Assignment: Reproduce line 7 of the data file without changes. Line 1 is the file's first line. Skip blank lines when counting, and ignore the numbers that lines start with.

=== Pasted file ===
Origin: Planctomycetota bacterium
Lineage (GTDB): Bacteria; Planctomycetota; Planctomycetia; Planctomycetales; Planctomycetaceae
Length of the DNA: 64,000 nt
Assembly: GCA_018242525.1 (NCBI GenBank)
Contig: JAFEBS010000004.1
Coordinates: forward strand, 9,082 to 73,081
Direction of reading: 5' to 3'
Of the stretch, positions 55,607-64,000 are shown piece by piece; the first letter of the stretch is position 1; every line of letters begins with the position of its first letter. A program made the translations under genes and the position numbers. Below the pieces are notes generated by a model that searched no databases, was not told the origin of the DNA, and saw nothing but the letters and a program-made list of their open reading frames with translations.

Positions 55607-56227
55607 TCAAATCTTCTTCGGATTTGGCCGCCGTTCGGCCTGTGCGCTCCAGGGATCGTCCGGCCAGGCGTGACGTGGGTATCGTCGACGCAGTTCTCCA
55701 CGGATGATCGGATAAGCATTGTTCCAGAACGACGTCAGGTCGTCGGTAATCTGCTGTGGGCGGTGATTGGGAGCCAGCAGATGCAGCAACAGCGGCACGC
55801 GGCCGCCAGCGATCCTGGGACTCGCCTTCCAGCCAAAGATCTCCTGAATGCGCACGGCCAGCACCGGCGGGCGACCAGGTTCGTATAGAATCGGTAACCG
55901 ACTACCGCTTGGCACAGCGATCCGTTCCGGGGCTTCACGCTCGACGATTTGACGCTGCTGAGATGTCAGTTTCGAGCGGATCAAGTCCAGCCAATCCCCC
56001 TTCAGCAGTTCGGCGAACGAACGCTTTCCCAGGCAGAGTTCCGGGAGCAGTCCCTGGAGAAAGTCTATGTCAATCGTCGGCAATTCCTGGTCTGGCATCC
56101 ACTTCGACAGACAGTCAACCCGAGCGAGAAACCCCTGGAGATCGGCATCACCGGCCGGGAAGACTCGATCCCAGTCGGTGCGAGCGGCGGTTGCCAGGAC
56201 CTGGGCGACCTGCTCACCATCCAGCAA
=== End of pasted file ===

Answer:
Direction of reading: 5' to 3'